Can clans protect adolescent players of massively multiplayer online games from violent behaviors? (Ybarra & boyd, 2015)

A recent study by Michele Ybarra (Center for Innovative Public Health Research) and danah boyd (Microsoft Research) has been published for February 2015 in the International Journal of Public Health. The study examine how adolescents’ membership in MMO clans or guilds affect their violent behaviors.

Abstract

Objectives To examine whether clan membership mediates observed associations between violent game content and externalizing behaviors among youth who play massively multiplayer online games (MMOGs).

Methods Responses from 486 11- to 18-year-olds who: live in the United States, read English, have been online at least once in the past 6 months, and have played MMOGs in the past year were examined. Generalized estimating equations were used to estimate the population-averaged incident rate ratio of aggressive, delinquent, and seriously violent behaviors among MMOG players given one’s self-reported exposure to in-game content depicting violence.

Results Twenty-nine percent of all youth respondents played MMOGs in the past year. Rates of aggressive, IRR: 1.59, 95 % CI [1.11, 2.26], and delinquent, IRR: 1.44, 95 % CI [0.99, 2.08], behaviors were significantly higher for MMOG players who were in clans versus not in clans. For females, clan membership attenuated but did not eliminate the observed relation between exposure to in-game violent content and both aggressive and seriously violent behavior (16 % and 10 % reductions in IRR, respectively); whereas for males, clan membership was largely uninfluential (i.e., less than 2 % change).

Conclusions Clan membership is neither associated with lower rates of externalizing behaviors for youth, nor does it affect the likelihood of reporting externalizing behaviors among male players. There is some suggestion that clan membership may attenuate the concurrent association between in-game violent content and some externalizing behaviors for females.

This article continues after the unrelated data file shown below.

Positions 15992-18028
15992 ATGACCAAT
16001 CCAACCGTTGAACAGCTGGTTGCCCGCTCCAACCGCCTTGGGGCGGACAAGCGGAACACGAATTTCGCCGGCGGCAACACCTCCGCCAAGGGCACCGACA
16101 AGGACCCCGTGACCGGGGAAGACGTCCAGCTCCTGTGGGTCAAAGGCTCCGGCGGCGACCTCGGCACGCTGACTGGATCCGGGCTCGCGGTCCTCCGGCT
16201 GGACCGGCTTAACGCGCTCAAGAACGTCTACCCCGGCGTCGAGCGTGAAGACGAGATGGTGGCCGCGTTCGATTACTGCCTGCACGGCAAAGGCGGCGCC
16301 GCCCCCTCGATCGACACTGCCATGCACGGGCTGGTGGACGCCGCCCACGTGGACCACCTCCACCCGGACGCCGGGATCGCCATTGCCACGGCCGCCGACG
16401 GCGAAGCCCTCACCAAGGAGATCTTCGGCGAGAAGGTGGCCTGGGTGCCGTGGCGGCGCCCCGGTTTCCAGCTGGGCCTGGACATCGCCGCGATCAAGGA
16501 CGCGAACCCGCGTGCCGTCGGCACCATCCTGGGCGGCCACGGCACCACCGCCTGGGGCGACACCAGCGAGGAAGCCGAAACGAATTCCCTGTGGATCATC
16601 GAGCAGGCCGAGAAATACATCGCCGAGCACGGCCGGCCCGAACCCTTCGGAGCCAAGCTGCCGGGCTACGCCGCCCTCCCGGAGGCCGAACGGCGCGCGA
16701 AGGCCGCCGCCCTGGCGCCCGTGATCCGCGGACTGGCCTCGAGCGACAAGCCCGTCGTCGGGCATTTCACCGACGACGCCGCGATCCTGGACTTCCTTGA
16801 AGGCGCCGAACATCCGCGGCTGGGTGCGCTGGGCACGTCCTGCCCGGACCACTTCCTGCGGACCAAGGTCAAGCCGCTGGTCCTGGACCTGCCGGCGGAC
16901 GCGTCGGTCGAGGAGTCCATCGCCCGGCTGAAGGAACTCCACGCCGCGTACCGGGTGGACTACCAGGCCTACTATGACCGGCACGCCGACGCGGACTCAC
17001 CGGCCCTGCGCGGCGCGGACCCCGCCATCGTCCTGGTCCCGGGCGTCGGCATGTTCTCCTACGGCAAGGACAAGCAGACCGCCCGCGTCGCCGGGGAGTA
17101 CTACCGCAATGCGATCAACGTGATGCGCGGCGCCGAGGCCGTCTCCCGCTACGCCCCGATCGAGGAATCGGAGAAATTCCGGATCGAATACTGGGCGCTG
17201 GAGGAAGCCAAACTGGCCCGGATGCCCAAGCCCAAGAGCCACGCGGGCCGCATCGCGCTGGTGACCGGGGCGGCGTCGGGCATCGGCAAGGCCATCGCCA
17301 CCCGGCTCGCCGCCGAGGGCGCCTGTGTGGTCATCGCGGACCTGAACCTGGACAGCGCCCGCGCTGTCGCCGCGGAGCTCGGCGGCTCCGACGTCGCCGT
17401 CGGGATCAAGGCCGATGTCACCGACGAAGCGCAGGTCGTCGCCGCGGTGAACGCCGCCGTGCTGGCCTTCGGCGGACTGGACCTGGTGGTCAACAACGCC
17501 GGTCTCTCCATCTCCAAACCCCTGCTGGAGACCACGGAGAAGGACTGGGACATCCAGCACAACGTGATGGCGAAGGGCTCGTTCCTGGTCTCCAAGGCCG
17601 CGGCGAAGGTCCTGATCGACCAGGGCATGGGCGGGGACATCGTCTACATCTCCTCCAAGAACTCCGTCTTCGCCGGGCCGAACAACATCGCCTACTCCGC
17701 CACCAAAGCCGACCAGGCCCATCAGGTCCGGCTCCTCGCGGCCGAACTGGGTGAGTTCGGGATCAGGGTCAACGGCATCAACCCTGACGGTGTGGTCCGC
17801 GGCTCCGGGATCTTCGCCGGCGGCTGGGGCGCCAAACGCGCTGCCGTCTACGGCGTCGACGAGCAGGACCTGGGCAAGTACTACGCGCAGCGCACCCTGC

Due to circumstances, I intend to enter the industry, preferably focusing on  players/gamers online interactions or user research.

The authors wrote a brief literature review on videogames research. Content in videogames affect people’s behaviours, emotions and thinking, violent or non-violent. Violent videogames increase aggression and conversely non-violent videogames decrease or at least not increase aggression. The authors noted that today the internet is ubiquitous and videogames are normalizing online gaming as part of the experience. Massively multiplayer online video games are designed solely for online play and with massive numbers of players for group play and social interactions among others. One particular social concept in MMOs is the social group, i.e. clans or guilds (both are valid under the urban dictionary, but I’ll stick with clans following the authors’ usage). Clans are peculiar in that having a persistent and stable social group can provide social support, structure and teamwork. The authors surmise that these benefits might counteract the drawbacks of violent video game play.

Thus, the authors examined how violent behavior or externalizing behaviours, as commonly termed in adolescent research, differs among those who are in clans versus those who are not.

Method

The authors noted in a paragraph that their study came from the Growing up with Media survey conducted in 2006-2008 whose main mission was to examine the relationship between violent behavior and violent media. This unfortunately reduced the accuracy of their MMO-related questions as it was not its primary focus. Also IMO, World of Warcraft was relatively new at the time of the survey, so MMOs were relatively less mainstream as compared to today. From my point of view about this study: it’s like you finished the game’s main quest and went to other stuff, but there were a few side quests you didn’t know about. You come back to the game a few years later to finish those side quests.

Participants: This is a longitudinal survey project. At time 1 (August-September 2006), they recruited 1586 youths. At time 2 (November 2007- January 2008) , they recruited 1206 youths and at time 3 (August-November 2008) they recruited 1159 youths. They did try to recruit the same youths for each time survey. They survey was conducted by Harris Poll Online, a survey company since they have the means to survey a representative sample of the population.

Measures

MMO-related questions: “how often do you MMOs?” response range from never to everyday. Were they “a regular member of a clan or guild” with a yes/no question.

Violent content in MMO: Respondents reported whether the MMO showed physical fights, shooting or killing. There was a 4-point response.